Rest (The Disciple)

Rest (The Disciple)

(The Saviour of the World, Vol VI Book II Poem XVI)

A rest remaineth: is then rest so good?
The hope of weariness, a promise sweet
To labouring souls, but wherefore rest in heaven?

Deeper than any thought of man,
Sweeter than any dream of man,
Fuller than any hope of man,

To conceive which hath not entered

Into any heart of man:

As the sunny air to the life of a bird,
As a fair sea to the way of a ship,
As brooding sleep to the life of a babe,
So the infinite, unutterable rest of God
To those blest souls that are upborne thereon.

The rest we plan,

Wherein to lay us down when labours end,
Is other in its kind: in feelings, thoughts,
In burdens left behind, and chief of all,
In the dear Face of God, we place our rest.

But rest, the pure element

That God hath made as He hath made the air,
Encompassing, conditionless and free,
That each blest life, unconscious, lives within,

This enters not our thought.

Once in a life, perhaps (nor then to all)—
When in extremest strait a hopeless soul
Lies down beneath its burden,—heaven’s gate opes
And that soul for one supernal moment
Is taken in and steeped and bathed in rest.

Thus was it once:

A feeble body, and a brain o’er-fraught
With many thoughts and cares; a desolate heart,
Brooding o’er empty places in the earth
Not to be filled again. Life was too much:
The fainting body and more languid soul
Made plaint, for voice too feeble, Lord, how long?

And then it came:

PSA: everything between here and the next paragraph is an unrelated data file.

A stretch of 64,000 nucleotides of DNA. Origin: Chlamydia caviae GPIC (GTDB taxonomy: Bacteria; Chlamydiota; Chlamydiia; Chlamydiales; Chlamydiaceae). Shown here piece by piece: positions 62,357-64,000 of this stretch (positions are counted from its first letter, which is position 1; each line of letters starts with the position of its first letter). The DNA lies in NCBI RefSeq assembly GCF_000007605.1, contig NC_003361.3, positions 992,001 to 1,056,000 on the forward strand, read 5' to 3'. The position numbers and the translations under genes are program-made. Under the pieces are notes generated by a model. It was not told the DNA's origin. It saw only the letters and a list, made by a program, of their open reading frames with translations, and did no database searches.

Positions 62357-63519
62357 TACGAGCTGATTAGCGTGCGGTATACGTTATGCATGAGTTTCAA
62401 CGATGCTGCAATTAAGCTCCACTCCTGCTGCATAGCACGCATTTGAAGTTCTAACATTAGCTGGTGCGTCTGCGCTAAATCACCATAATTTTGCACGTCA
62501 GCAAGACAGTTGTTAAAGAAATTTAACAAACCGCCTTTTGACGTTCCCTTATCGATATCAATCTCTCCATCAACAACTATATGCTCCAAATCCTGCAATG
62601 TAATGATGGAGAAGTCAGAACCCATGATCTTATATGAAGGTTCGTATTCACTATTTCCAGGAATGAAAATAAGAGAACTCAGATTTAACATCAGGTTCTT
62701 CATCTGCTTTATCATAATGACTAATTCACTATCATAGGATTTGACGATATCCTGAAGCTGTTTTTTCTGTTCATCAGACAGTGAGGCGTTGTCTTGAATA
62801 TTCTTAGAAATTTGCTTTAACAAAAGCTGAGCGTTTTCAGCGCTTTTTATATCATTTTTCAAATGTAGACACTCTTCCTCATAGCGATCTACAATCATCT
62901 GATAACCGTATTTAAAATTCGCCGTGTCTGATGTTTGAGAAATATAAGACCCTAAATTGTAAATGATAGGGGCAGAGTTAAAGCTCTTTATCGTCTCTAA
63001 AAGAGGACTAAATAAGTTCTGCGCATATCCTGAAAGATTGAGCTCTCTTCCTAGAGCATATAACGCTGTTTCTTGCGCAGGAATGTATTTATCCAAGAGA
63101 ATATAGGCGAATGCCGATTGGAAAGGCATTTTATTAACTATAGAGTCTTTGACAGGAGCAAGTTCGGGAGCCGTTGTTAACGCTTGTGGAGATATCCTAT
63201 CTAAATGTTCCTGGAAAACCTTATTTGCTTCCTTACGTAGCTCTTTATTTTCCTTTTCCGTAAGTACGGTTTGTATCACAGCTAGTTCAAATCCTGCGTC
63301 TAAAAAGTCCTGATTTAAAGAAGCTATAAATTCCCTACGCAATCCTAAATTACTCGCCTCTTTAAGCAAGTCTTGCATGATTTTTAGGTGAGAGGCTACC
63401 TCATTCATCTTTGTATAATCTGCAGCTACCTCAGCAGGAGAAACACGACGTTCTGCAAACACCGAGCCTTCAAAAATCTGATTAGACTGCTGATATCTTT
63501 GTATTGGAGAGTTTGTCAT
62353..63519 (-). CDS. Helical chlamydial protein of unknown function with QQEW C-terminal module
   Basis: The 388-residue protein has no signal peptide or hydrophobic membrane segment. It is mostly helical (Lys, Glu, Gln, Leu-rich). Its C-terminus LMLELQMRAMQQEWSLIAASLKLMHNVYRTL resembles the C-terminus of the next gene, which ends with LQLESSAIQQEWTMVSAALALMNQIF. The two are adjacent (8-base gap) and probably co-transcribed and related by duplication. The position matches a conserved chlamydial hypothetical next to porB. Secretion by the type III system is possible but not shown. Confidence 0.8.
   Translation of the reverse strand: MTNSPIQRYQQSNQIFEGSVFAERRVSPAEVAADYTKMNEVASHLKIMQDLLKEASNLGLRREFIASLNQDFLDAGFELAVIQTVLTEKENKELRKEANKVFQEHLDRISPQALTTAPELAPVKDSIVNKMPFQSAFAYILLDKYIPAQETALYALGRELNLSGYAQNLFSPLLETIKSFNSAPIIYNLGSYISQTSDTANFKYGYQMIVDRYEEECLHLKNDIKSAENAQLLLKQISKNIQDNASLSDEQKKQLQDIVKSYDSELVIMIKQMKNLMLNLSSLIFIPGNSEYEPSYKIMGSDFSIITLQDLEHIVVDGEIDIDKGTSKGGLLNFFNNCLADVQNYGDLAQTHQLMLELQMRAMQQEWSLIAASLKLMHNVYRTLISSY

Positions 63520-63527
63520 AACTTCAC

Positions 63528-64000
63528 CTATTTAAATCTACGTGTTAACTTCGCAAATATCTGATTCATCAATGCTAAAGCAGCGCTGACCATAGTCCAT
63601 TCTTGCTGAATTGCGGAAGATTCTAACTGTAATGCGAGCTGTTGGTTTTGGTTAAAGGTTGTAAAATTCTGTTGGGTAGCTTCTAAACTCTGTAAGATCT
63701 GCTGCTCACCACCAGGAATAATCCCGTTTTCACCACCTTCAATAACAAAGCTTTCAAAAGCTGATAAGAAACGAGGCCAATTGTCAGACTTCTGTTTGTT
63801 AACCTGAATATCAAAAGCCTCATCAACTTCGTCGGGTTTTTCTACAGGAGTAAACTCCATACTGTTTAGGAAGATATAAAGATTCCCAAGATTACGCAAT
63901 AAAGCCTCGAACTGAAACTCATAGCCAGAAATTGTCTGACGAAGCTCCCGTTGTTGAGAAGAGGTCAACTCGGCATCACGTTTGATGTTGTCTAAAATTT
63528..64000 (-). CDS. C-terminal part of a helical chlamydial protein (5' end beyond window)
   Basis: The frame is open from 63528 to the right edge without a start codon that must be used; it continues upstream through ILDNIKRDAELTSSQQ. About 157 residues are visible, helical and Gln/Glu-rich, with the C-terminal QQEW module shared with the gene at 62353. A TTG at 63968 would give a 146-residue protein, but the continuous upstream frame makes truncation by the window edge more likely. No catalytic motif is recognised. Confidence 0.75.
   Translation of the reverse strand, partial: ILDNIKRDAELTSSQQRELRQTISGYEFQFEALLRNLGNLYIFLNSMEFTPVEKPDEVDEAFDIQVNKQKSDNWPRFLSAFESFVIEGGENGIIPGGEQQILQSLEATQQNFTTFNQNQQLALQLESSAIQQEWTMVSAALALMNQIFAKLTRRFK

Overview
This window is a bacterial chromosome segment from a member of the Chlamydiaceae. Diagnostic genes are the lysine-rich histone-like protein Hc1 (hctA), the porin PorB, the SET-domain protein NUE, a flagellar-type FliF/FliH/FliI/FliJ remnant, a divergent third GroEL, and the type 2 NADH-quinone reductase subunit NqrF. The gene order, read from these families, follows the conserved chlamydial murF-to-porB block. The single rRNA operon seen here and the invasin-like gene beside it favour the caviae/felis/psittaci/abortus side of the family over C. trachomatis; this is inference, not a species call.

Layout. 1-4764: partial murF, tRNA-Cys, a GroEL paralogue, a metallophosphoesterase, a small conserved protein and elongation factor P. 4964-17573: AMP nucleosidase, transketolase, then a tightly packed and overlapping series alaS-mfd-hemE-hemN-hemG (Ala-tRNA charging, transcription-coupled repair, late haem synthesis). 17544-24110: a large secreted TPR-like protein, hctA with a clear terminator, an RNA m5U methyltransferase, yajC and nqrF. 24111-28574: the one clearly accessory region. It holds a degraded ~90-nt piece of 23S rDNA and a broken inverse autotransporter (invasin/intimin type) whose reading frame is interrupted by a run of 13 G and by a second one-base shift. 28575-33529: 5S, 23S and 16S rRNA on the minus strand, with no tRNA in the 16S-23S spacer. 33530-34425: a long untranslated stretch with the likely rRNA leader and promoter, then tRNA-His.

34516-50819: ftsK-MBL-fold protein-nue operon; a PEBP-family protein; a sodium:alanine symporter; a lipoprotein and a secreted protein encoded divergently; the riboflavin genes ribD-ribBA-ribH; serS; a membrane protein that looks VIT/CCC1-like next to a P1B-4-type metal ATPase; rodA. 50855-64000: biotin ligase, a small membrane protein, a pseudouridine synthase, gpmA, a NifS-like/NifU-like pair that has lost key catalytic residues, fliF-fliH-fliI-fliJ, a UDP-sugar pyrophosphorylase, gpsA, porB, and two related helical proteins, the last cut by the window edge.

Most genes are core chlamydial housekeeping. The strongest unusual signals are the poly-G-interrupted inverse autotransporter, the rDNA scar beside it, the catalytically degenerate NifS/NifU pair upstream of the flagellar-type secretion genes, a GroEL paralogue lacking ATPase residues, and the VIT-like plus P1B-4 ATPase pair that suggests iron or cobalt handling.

The revelation of the infinite,

Eternal rest of God.

It came: but how to tell of it!—
As well give features and a form
To sunshine hallow’d ’neath the charm

That quiets summer Sabbaths.

It came; but not with words, too worn the heart
For any sound of words, tho’ words of Life:
With the sweet comprehending of a touch
That knew and pitied and was strong to help,
E’en so came quieting from the hand of God;

And the heart lay still
And ceaséd from itself;

Nor purpose, prayer, nor penitence was there,
Nor praise nor love found place, but a great rest;

A rest that steeped that soul and bore it up
And circled it and shadow’d; only rest;

Not knowing, having, being, aught:

Yet life nor love had ever after brought

So full a draught.

And as that soul lay still,

For hours perhaps or moments—lo, there came
A writing on the wall of its hid room;
The words appeared,—“As one is comforted,

Whom comforteth his mother!” So for aye,

That soul doth wot of one good thing prepared

Of God for them that love Him.

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